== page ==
California Bar Journal
CBJ - December 2009 #06.
California attorneys hit 50-year mark
California Bar JournalDecember 2009California attorneys hit 50-year markBy Kristina Horton Flaherty,Staff WriterA lot has happened since they became California lawyers in 1959. Back then, Dwight D. Eisenhower was president, a first-class postage stamp cost four cents, minimum wage was $1 and secretaries used typewriters. Alaska and Hawaii became states that yean The Barbie Doll hit the marketplace. And the first microchip was invented.
The Vietnam War, man's first walk on the moon and the launch of the personal computer have long since come and gone.
But Cruz Reynoso, Charles Vogel, John Dutton, Spencer Strellis and Suzie Thorn - along with nearly 500 other veteran attorneys - are still members of California's legal profession five decades later More than 200 of them remain active State Bar members. And some are still trying cases.
"It's taken me 50 years to learn what I've learned, more than that if you count law school," points out Auburn sole practitioner John Dutton. "And I want to keep on using it. So long as I can still function, I have no plans to retire."
They applied to law school when only some schools required LSAT scores, and began legal careers when $400 a month was a good starting salary. They've watched the bar's ranks swell from some 21,000 attorneys to more than 220,000. They've seen an increase in laws, litigation and lawyer advertising. And they've seen far more women and minority attorneys finally join the mix.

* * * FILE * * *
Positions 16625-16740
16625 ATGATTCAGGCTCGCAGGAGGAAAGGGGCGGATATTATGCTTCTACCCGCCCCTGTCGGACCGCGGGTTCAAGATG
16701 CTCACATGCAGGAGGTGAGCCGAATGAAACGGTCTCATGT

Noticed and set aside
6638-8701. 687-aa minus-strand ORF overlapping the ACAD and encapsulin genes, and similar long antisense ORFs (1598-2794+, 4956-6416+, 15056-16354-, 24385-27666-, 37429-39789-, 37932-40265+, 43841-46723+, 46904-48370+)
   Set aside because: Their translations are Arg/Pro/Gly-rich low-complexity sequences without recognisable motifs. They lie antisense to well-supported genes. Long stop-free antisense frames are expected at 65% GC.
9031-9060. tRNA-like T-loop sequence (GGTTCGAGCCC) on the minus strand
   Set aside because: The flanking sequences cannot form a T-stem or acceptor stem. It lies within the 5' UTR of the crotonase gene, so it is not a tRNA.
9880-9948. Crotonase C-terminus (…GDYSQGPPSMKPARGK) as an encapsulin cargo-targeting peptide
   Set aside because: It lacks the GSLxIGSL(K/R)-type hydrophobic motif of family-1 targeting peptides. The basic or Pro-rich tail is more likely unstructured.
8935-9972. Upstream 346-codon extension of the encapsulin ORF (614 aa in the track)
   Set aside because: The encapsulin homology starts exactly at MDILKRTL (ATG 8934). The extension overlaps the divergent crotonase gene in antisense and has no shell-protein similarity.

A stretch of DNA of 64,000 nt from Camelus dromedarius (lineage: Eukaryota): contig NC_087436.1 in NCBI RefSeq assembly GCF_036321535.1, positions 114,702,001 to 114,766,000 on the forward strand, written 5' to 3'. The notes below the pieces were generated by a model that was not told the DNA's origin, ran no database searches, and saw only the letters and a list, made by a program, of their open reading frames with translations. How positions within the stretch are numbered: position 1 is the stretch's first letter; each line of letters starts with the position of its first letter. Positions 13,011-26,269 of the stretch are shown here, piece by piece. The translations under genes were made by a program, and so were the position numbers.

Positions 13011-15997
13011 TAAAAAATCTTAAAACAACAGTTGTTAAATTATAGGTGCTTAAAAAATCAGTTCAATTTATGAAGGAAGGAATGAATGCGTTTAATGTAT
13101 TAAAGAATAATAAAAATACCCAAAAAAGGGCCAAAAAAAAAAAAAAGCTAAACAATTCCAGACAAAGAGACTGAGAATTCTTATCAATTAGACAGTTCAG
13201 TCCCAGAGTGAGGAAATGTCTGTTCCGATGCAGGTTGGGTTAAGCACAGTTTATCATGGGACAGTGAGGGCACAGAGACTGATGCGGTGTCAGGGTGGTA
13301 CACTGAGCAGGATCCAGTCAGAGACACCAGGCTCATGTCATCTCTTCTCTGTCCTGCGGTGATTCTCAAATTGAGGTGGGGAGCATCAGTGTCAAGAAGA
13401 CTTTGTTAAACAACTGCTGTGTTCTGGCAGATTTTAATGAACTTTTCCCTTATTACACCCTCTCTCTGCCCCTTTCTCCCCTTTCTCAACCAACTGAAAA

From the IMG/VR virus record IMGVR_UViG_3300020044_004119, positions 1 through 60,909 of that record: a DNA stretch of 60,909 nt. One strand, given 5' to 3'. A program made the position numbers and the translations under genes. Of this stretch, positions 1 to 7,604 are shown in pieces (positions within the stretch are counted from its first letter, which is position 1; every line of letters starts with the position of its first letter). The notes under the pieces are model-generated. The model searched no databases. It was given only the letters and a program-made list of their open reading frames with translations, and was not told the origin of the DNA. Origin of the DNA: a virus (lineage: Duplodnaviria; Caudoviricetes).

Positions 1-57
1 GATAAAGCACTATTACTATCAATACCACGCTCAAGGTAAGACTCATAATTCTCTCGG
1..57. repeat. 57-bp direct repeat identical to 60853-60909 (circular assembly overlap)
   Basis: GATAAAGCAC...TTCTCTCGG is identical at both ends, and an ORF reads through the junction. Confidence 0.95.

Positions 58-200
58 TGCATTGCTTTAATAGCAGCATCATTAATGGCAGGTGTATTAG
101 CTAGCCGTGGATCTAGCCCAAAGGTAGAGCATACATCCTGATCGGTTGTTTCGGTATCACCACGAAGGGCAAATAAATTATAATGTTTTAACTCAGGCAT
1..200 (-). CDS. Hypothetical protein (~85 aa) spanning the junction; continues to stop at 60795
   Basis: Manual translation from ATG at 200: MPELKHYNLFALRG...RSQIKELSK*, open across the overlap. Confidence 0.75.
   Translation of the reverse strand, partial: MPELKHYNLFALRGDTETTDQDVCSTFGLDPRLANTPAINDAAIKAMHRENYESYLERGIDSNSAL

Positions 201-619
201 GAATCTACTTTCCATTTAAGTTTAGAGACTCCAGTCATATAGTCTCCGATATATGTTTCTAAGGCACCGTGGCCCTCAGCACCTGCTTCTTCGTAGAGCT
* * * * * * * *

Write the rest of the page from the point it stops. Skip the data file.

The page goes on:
San Francisco family law attorney Suzie Thorn, 77, recalls being one of just three women in a law school class of 275. Back then, she says, women lawyers were so rare that when she was sworn in as a lawyer, a local news photographer showed up to take her picture. And finding a job in a law firm was no small feat. "Oh gee, you're great," she recalls them saying, "but we don't hire women."
Then, when she joined her father's San Francisco law firm a few years later, some of his clients thought she was there to file his letters, and the secretary nearly quit rather than take orders from a woman. But Thorn paid little attention. "I kept a sense of humor about it," she says now.
And eventually, she built up a family law practice, handling an increasing number of cases that involved international and...